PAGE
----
The best-laid retirement plans … and one older woman’s ‘new normal’

“‘Normal’ is getting dressed in clothes that you buy for work and driving through traffic in a car that you are still paying for — in order to get to the job you need to pay for the clothes and the car and the house you leave vacant all day so you can afford to live in it.”Ellen Goodman

I have a new normal since deciding to semi-retire, leaving behind my publisher role at IB to focus three-quarters time on my own business. However, the joke was on me thinking it would mean I’d have less work and/or more playtime. As I recently reposted on Pinterest, “When one door closes, sometimes you want to get a hammer and nails to make sure that b!tch stays shut.” Another favorite retirement quote: “I’m going to retire and live off my savings. What I’ll do the second day, I have no idea.”

Semi-retirement is, after all, a joking matter. The benefits I assumed would be inherent in the role just are not materializing. Yes, working at home, “free to be me” means not brushing my hair and dressing in paint-smeared clothes. But yep, those are the days when I invariably bump into a coifed and polished client or (worse) a younger, professionally outfitted associate who also needed to stop at Staples at that very moment to pick up printer ink. In other words, just when I’m most sick of underwear and responsibilities, the universe reminds me that I’m still on some big cosmic working-girl clock.

I also thought I’d be able to sleep in most mornings, since I’m biologically a night person. After my husband semi-retired, too, to also join our consulting business, I said to heck with anything in the a.m. that doesn’t involve sleeping, sex, or bacon. Well, this morning we were both awake at 5 — discussing an upcoming pilot study we’ll soon produce for a banking client.

I thought I’d lose weight. I figured I’d walk every day and maybe even go to the gym a few times a week. In fact, I actually thought I’d lost a couple of pounds, until I discovered my sweatpants had just come untied the one time I worked out. It turns out that building a business and wooing potential clients is the antithesis of a diet, since it is best accomplished at a restaurant or, at the very least, over a latte at Starbucks. And what is a latte without a scone or a tasty little cake pop?     

I also wrongly assumed I’d be more in control of my own schedule. Ha, ha, ha. True story: Recently I instructed Siri to cancel all my appointments for the rest of the day because I thought it would be fun to pretend I again had an assistant. I was waxing nostalgic for Shirley and the “old days” when she would remind me not to overschedule. Siri (the smart-@$$ virtual assistant on my phone) replied, “Oh, that’s a relief!” It’s even too much for her to bear.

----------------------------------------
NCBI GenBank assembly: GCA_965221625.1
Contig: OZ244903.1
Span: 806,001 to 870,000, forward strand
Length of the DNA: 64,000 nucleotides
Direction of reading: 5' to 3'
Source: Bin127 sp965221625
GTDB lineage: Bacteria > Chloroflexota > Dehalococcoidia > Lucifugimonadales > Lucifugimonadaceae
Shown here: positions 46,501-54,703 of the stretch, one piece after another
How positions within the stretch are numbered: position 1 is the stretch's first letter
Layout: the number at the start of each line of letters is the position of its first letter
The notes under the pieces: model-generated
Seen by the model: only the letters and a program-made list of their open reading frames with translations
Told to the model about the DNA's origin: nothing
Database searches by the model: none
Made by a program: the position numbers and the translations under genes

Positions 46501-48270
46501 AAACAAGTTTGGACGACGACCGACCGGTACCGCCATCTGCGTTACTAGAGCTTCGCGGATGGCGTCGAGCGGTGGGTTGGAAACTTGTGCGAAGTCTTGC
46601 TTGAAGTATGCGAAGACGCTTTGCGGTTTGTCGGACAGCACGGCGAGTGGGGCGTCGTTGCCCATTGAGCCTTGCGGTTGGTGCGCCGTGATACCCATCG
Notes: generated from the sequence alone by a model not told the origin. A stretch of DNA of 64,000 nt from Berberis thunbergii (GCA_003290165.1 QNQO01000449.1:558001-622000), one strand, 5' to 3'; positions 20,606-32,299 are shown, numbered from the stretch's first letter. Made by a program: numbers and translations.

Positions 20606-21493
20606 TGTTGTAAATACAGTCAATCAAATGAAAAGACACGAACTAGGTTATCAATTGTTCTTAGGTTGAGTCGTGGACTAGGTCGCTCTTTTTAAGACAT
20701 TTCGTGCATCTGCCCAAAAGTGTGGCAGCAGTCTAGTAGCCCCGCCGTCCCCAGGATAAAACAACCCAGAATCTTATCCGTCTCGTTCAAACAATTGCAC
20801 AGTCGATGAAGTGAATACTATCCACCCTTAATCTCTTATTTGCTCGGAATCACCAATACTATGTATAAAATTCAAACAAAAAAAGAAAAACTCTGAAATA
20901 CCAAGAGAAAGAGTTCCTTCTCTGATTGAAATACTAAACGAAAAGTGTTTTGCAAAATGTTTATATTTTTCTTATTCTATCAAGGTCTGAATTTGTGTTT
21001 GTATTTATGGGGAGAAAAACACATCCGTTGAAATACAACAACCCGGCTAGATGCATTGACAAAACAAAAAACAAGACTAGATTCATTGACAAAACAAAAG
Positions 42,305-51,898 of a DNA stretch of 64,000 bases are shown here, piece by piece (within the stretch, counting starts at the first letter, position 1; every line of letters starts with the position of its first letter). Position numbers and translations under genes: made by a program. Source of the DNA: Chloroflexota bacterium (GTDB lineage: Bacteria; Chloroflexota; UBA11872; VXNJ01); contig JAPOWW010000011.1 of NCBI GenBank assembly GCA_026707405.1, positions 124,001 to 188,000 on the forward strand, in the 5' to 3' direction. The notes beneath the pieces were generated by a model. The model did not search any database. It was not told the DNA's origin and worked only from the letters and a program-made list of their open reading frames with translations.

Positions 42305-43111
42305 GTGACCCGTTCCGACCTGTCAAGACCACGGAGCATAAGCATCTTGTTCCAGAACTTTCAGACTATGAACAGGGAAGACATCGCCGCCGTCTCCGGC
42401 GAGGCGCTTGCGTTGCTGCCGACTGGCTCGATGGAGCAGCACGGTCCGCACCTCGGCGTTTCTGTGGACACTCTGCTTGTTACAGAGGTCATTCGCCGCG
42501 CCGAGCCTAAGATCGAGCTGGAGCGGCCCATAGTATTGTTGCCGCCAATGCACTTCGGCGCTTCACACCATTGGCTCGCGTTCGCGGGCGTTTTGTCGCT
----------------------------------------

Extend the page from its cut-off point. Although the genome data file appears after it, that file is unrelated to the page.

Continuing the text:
I Googled “adjusting to semi-retirement” to see if I was on track or derailed. A top 10 list began with the advice to “establish a budget so you know you’ll have enough money to live on, so that you can spend your time enjoying hobbies instead of working.” I’ve found, semi-retired, that I have, in fact, cut back on some work-related expenses. Not enough that I don’t have to work hard at my business, however, and keep the pipeline filled. I’ve also discovered that senior discounts are to be celebrated. Forget vanity; now I’m offended if clerks don’t offer the senior prices!

The second tip was to downsize your home, so I suppose that our recent purchase of a second home (while keeping our primary home here) wasn’t the smartest thing to do at this stage of our lives. But it was the most fun thing I’ve done in years — so, oh well, motivation to add even more business clients!

The third hint was to keep on working. “Many retirees take part-time jobs, either related to their previous careers or in an entirely different field.” Check. Fourth was “share your knowledge” — which, the article said, could be via a paying gig (not everything has to be pro bono in retirement). Check. Next was “become a student” and audit classes. That’s cool, as I’m going to take a Photoshop class at Madison College, so check again.

Fifth was to learn a skill or start a hobby. I’m rehabbing an old house and learning way more than I wanted to about mold remediation, grouting, and electrical wiring. Check, check, check. Sixth was to volunteer. Actually, I’m cutting back on volunteer activities to accommodate work and travel schedules, but I still do board service, so three checks for that. The seventh hint was to get political, but I’m not going to spend my golden years in hell. (And the politician replied, “Blah blah blah blah blah.”) I am not cut out to become a gray panther.



The last two hints were to stay active and to travel. Check, as I’m putting over 700 miles a week on my car now.

For the most part, it seems I’m handling this semi-retirement gig okay. A lot of my assumptions were a bit off the mark, but I do find I’m still a lot happier lately. I sing more often in the car, and I have taken the occasional midday catnap, which is a real departure from my former life.

In truth, I thought that when I became an older woman (not an OLD crone yet, but on the well-worn path), I would wear purple and a wide-brimmed western straw hat with turquoise and leather on it, and spend my spare dollars on Guinness and birdseed. I thought I would shovel grand gardens and wear paint splotches like jewels on my clothing for the love of my “art.” I thought, when I became an older woman, I would read books by Cormac McCarthy late into the night in the bathtub while holding a glass of champagne in the other hand, reclining in candlelight, listening to music by Kenny G., glitter in my hair.

Glad to know I was at least on target with that.

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